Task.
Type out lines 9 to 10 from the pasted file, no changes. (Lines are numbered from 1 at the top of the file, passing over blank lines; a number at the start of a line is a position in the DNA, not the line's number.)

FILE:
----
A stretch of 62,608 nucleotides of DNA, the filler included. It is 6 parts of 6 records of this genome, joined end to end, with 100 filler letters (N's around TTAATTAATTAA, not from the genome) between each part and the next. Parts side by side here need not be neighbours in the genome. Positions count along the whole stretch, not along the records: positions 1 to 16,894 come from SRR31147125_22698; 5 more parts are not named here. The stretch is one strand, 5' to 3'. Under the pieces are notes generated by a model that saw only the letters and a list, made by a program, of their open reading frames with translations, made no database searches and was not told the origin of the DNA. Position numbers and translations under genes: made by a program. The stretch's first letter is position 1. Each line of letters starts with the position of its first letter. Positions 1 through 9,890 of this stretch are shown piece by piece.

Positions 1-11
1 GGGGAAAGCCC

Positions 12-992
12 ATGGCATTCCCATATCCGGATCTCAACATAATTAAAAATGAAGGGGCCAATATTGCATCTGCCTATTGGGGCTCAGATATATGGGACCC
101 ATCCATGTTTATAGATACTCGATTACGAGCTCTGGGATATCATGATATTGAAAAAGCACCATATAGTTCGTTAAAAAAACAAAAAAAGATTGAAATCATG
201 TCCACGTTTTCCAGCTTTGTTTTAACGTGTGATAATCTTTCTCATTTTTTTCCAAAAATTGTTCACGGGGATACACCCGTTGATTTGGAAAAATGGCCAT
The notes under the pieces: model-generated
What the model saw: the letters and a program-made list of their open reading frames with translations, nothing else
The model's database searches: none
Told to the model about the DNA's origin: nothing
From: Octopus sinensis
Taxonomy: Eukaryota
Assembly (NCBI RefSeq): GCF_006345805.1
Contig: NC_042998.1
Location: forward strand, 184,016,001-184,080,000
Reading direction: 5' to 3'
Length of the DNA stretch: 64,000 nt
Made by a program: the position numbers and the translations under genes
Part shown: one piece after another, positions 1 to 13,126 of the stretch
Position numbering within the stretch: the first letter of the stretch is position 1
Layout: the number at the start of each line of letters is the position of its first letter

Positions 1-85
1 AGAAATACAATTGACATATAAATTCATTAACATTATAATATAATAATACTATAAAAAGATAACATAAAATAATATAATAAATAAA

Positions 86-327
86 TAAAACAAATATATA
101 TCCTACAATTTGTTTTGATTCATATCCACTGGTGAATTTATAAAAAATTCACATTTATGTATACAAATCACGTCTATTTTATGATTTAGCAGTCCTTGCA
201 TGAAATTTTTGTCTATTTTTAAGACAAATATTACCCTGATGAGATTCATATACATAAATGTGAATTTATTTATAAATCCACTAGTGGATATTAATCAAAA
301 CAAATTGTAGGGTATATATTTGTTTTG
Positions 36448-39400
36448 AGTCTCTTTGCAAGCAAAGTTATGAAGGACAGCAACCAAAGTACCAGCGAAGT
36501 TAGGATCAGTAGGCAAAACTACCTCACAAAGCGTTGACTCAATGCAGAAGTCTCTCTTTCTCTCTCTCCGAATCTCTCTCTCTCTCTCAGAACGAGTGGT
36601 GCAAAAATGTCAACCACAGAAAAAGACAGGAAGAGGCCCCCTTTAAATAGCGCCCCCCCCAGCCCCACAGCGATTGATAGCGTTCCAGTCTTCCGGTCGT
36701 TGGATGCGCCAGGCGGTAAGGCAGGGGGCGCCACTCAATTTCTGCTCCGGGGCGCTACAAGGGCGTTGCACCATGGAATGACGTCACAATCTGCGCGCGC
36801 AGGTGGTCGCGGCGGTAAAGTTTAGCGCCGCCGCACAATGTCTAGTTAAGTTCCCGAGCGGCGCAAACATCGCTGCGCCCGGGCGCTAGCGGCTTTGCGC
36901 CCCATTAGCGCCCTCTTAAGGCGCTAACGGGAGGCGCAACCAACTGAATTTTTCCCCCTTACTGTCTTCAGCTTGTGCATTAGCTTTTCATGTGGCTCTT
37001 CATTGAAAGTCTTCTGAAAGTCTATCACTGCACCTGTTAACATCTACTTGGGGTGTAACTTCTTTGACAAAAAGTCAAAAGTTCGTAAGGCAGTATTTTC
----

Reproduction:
What the model saw: the letters and a program-made list of their open reading frames with translations, nothing else
The model's database searches: none